Tech Gaming Report

Latest Tech & Gaming News

Death of Chick Corea: the pianist planned to play with the Orchester du Capitole

Death of Chick Corea: the pianist planned to play with the Orchester du Capitole

the essential
Died on Tuesday, February 9, from a devastating cancer, the American pianist Chick Corea had given one of his last concerts, on February 26, 2020, at the Halle aux Grains, in Toulouse. On this occasion, he had nurtured the project of playing one day with the Orchester du Capitole.

The news caught us off guard: Chick Corea, mort? We didn’t want to believe it. We saw him a year ago at the Halle aux Grains for one of his last concerts and if there is something that caught our attention then it was his youthful side.

February 26, 2020, the then 78-year-old American pianist had been imaginative and cheerful; an accomplice with his two friends, Christian McBride on double bass and Brian Blade on drums, as well as with the audience. Hadn’t he started the discussions by drawing a shaky mime, like “I’m scared, will I get there?” »Before offering a show of delicious vivacity, going from Thelonius Monk… to Scarlatti« (his) favorite pianist ».

A project with the Orchester du Capitole

Five years after Jazz closed on the 31st, Chick Corea arrived in Toulouse thanks to Grands interprètes. “It convinced us, on stage and behind the scenes, recalls Catherine d’Argoubet, director of the association. He was so cool; his desire to play and his curiosity were a pleasure to watch. He amazed us with his naturalness, his energy, his great kindness. She arrived in Toulouse the day before with her entire organization, she showed us her two faces: both very professional, very meticulous… so easy and really open. We quickly felt that we had known him for years. “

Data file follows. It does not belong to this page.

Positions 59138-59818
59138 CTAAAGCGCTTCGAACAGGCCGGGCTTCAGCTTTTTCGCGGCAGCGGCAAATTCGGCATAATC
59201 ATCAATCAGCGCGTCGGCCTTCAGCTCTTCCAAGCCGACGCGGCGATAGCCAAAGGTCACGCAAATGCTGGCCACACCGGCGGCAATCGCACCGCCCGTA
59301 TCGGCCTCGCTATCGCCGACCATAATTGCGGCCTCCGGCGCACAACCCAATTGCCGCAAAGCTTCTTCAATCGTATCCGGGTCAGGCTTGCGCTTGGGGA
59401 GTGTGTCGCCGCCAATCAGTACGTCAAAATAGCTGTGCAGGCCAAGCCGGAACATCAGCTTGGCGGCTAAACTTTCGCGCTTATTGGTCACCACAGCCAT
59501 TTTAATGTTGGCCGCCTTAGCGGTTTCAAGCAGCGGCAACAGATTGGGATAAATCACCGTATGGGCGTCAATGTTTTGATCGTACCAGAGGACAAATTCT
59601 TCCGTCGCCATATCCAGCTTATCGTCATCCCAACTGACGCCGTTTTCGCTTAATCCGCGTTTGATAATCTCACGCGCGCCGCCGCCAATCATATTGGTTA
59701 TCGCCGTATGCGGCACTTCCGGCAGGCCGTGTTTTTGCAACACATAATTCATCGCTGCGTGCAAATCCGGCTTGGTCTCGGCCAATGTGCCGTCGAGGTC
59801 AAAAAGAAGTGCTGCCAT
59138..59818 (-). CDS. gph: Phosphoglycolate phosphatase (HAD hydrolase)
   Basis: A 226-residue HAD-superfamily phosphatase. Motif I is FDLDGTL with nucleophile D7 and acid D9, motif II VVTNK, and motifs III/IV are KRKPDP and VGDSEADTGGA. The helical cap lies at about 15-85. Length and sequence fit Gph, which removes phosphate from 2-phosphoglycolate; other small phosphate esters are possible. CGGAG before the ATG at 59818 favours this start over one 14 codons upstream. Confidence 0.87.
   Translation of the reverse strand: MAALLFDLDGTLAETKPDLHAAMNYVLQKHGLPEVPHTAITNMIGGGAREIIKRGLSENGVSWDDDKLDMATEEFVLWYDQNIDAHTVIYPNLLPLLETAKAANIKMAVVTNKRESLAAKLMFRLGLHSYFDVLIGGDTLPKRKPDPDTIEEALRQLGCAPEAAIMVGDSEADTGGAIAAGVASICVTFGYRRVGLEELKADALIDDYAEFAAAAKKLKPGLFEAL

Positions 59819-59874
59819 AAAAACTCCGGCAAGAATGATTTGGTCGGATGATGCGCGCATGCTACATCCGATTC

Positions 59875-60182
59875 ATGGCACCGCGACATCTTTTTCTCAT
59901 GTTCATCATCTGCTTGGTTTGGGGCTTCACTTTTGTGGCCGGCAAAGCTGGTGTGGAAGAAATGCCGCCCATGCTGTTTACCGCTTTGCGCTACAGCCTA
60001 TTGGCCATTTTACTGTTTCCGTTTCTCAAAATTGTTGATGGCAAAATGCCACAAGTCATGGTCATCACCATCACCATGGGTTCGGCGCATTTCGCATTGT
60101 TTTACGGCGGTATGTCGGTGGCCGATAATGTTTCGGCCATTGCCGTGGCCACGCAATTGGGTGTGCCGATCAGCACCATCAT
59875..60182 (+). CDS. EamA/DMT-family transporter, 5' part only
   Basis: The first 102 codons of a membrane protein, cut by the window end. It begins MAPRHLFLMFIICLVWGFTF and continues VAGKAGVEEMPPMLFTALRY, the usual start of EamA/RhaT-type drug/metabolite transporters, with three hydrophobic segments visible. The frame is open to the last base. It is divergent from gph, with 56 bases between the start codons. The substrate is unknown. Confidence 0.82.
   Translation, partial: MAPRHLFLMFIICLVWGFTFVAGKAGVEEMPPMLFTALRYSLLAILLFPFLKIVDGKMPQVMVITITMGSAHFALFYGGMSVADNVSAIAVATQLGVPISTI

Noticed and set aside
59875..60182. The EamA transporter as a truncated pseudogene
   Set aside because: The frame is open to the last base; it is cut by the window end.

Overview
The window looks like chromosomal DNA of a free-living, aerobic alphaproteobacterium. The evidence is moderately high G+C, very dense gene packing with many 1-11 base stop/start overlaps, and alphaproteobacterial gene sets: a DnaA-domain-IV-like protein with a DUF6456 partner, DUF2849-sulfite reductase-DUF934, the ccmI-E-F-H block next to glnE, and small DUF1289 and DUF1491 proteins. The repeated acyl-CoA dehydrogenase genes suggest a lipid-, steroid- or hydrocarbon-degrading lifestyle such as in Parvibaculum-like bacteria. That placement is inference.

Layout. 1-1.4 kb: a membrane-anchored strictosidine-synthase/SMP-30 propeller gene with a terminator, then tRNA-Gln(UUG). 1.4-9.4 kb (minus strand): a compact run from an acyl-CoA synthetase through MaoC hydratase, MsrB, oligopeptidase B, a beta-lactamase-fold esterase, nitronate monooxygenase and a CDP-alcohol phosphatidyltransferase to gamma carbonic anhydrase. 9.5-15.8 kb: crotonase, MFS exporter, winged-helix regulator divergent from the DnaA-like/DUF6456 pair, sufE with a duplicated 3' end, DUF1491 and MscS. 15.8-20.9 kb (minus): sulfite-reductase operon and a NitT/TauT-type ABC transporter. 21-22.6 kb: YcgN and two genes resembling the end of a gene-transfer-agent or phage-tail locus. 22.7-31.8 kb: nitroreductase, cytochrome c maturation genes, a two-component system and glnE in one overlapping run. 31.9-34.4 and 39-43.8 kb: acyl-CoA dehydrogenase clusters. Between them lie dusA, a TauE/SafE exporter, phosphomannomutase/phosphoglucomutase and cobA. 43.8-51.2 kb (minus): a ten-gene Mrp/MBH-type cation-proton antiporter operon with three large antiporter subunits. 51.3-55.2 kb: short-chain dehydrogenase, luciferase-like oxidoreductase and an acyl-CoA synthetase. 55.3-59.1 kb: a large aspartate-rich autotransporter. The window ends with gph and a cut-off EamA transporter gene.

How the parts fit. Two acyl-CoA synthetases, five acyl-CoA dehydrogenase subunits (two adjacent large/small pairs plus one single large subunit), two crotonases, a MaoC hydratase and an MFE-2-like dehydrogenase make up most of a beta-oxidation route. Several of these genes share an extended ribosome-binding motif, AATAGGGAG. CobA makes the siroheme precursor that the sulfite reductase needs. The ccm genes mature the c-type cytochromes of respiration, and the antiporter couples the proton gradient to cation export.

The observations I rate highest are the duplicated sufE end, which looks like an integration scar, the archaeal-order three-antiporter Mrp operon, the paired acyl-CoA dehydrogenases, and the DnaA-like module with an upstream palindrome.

See also  It sounds incredible and many ignore it but our smartphone has the ability to hear what we say

After the concert, it was Thierry d’Argoubet, general delegate of the Orchester du Capitole, who had issued another invitation to Chick Corea, to play with the Toulouse line-up in a classical-jazz alloy that immediately stimulated the pianist. He had left the room saying, “Why not? This beautiful project, like the concert that brought together the French National Orchestra conducted by Kurt Masur and Wynton Marsalis in 2003, at the Halle aux Grains, will not see the light of day. But let’s close our eyes and dream a little …